Covid: Lowestoft theatre scenery company wins government funding

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Image source, Jamie Niblock/BBC
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Scenic Projects managing director Nicholas Garrod said the grant would help keep staff employed

A company that designs and builds stage scenery for theatres across the UK has received government funding to help it recover from the Covid pandemic.

Scenic Projects in Lowestoft, Suffolk, has been granted £200,000 from the Culture Recovery Fund.

The money is designed to help arts organisations survive losses caused by the outbreak.

Scenic Projects' managing director Nicholas Garrod said the grant would help save jobs.

He said the company had had "very little work" for 20 months due to the pandemic.

He said it had 300 shows planned for the rest of 2020 before coronavirus struck.

"But theatre stopped for us, groups stopped getting together and, in fact, they were unable to come together until July of this year," he said.

Mr Garrod said the grant would help the firm continue planned projects and "it will hopefully sustain us through to the spring of 2022 when we are hoping that theatres will be somewhere near normal".

Image source, Jamie Niblock/BBC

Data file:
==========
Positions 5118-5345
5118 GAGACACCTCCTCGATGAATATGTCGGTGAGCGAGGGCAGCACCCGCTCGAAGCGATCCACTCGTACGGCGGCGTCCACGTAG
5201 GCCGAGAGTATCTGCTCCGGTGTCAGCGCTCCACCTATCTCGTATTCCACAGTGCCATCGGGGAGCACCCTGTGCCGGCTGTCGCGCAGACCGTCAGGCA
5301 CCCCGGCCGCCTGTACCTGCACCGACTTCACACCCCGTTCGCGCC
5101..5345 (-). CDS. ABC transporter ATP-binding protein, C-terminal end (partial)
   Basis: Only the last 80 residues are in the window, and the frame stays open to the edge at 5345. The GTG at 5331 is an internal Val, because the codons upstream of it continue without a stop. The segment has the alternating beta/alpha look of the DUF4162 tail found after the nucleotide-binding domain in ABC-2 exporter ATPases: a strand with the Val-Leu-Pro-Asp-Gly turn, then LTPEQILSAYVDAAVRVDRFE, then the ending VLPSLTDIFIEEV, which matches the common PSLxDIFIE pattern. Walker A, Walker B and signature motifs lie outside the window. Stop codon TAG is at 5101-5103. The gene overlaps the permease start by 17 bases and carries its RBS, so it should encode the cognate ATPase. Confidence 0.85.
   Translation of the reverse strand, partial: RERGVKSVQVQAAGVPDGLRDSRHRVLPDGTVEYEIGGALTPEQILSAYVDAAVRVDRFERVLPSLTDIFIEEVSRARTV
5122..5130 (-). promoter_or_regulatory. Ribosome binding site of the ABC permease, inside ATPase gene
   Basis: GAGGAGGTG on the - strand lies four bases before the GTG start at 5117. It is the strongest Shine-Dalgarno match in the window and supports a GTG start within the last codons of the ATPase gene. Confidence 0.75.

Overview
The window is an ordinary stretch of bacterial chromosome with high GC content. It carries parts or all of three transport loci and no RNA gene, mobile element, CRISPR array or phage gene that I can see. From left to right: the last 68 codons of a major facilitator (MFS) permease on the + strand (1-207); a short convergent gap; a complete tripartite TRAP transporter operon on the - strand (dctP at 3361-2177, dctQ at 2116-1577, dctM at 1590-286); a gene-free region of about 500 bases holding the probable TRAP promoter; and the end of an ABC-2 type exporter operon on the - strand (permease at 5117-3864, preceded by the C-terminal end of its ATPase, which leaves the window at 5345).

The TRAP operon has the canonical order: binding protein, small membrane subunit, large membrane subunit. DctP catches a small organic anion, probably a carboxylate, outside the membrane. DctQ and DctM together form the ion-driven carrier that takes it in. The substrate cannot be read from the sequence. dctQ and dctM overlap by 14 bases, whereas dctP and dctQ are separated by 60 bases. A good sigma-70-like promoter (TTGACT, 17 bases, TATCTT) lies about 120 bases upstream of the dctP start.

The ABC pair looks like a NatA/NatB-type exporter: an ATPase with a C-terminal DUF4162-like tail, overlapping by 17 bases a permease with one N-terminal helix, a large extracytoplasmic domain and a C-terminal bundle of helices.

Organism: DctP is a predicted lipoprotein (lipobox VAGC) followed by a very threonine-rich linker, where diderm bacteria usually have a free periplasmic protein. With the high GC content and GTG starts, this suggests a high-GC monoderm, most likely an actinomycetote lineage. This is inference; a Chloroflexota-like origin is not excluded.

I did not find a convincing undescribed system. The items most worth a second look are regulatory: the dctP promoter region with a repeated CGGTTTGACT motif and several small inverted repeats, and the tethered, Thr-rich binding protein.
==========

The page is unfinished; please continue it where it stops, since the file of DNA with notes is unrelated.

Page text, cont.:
Image caption,
Mr Garrod said the company had 20 months of "very little work" due to the pandemic
Image source, Guy Campbell/BBC
Image caption,
Mr Garrod said the firm had 300 shows planned before the coronavirus outbreak

The Department for Digital, Culture, Media and Sport announced 925 cultural and creative organisations nationally were to receive a share of £107m in grants and loans as part of the funding scheme.

Among those were 51 organisations from the East of England, including Norwich Puppet Theatre and Colchester's Mercury Theatre.

Culture secretary Nadine Dorries said: "Through unprecedented government financial support, the Culture Recovery Fund is supporting arts and cultural organisations so they can continue to bring culture to communities the length and breadth of the country, supporting jobs, boosting local economies and inspiring people."

Image source, Guy Campbell/BBC
Image caption,
Mr Garrod said he hoped the funding would help sustain the company until at least the spring

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